Saturday, February 28, 2015

10. CARAMEL CORN

Tonight the Littles who are staying up at Libby’s house trekked down to our house to make popcorn.  In my mind you have two options when making popcorn: either smother it with …you guessed it, butter; or coat it with absolutely non-nutritious caramel coating, which is mostly made of…you guessed it, butter.  And sugar.

R.I.P. little red popcorn popper.
We pulled out the new red hot air popcorn popper, the one I bought to replace the old yellow one that kept burning out after the first batch.  I’ve used it a number of times with no problem, but sure enough, tonight, with three little helpers at the counter, it died mid pop, with only a handful of kernels having filled the measure of their creation.  I had to rush it out to the front porch because, even after it was unplugged, it was sparking and spurting.

Alas, we had to resort to the long forgotten methods of my childhood.  A large pot, a glug of vegetable oil on top of a nice steady flame.  We popped our Orville Redenbacher successfully the way our mothers did, on the stove top.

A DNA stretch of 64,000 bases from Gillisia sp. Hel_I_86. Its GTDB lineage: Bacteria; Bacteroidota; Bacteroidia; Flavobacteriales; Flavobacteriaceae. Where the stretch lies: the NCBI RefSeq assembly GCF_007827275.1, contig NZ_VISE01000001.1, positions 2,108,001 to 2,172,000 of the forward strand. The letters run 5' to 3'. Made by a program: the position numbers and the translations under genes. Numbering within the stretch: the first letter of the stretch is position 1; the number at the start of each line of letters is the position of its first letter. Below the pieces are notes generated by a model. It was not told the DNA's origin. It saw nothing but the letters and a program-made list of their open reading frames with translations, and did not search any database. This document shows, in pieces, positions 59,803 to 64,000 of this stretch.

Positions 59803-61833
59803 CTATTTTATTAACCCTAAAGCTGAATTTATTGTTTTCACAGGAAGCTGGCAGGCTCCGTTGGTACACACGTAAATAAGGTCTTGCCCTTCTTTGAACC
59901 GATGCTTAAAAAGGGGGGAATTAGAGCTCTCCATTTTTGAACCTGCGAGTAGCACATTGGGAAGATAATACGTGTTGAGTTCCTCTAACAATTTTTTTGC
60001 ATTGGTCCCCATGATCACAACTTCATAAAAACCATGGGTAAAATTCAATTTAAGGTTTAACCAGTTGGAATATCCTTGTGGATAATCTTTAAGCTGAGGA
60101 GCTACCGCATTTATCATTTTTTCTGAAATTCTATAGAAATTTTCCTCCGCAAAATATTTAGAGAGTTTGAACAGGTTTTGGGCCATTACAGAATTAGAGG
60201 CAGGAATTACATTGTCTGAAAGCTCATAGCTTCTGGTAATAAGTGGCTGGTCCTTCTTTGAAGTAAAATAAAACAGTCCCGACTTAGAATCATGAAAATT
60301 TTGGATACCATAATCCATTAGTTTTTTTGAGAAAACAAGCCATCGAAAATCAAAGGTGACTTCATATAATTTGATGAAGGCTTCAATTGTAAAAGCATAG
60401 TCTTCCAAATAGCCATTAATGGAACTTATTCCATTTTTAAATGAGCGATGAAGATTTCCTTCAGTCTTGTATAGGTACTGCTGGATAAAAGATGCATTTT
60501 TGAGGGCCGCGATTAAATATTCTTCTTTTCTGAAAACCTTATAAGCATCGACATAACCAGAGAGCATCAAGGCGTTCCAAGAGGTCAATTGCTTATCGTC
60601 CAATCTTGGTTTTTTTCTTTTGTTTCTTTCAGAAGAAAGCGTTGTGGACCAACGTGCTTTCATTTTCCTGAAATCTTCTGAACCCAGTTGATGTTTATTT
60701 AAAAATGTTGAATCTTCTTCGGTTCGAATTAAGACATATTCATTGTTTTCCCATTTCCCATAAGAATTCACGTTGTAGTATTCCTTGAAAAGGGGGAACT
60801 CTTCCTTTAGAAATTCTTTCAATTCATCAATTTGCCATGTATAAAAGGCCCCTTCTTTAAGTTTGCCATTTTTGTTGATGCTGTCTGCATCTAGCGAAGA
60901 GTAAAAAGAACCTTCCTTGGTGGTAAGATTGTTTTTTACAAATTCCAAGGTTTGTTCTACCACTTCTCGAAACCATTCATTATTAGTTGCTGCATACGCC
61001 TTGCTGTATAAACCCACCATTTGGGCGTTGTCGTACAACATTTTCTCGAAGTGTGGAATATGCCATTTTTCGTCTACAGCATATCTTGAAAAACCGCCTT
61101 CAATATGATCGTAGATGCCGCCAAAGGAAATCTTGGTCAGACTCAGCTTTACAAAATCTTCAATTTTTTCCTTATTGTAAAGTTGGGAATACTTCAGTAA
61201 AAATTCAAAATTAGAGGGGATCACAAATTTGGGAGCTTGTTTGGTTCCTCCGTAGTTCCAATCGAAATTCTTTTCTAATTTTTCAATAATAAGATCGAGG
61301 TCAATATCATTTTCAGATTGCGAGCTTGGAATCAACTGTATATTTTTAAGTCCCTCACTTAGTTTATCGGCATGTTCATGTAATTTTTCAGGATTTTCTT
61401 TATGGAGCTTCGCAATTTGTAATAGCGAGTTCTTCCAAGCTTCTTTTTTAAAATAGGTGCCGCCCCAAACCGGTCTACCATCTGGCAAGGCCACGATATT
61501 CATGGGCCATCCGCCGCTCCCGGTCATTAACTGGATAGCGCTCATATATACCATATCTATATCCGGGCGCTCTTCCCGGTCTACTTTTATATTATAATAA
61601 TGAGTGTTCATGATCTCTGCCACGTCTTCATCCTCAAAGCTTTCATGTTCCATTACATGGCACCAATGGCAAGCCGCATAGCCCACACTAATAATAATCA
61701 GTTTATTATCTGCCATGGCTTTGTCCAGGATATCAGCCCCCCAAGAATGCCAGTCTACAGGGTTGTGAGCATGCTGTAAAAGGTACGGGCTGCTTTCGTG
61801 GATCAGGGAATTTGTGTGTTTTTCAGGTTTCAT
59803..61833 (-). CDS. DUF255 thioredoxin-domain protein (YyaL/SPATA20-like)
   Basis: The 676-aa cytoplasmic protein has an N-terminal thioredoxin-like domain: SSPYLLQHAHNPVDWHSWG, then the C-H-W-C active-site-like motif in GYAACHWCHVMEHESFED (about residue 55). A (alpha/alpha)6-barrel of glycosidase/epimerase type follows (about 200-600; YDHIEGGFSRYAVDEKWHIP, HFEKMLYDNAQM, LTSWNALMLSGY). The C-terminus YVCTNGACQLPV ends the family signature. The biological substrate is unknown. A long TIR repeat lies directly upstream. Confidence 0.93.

After consulting with the three powers that be, whose median age was four and a half, we opted for the caramel version. This is not that brownish sticky kind of caramel that makes popcorn balls.  This is the white sugar kind you serve in a big bowl and grab by the handful, crunching unconsciously while you watch a show.  We made two giant bowls, one to go up to Libby’s with the kids and the movie, and one for our house, where tonight we host nine delightful teenage girls for a church “mission” sleepover.  Kate and I sat in the basement family room with the girls and our guitars, the popcorn and a batch of brownies on the table in the middle of us, the Young Women in their comfies curled up on the couches and snuggled into pillows on the floor.  I loved watching them interact.  I love hearing them giggle, and sing, and pray together.  There is something completely divine in a girl trying to make good choices, even if she’s not sure of them.  The desire is so beautiful to me.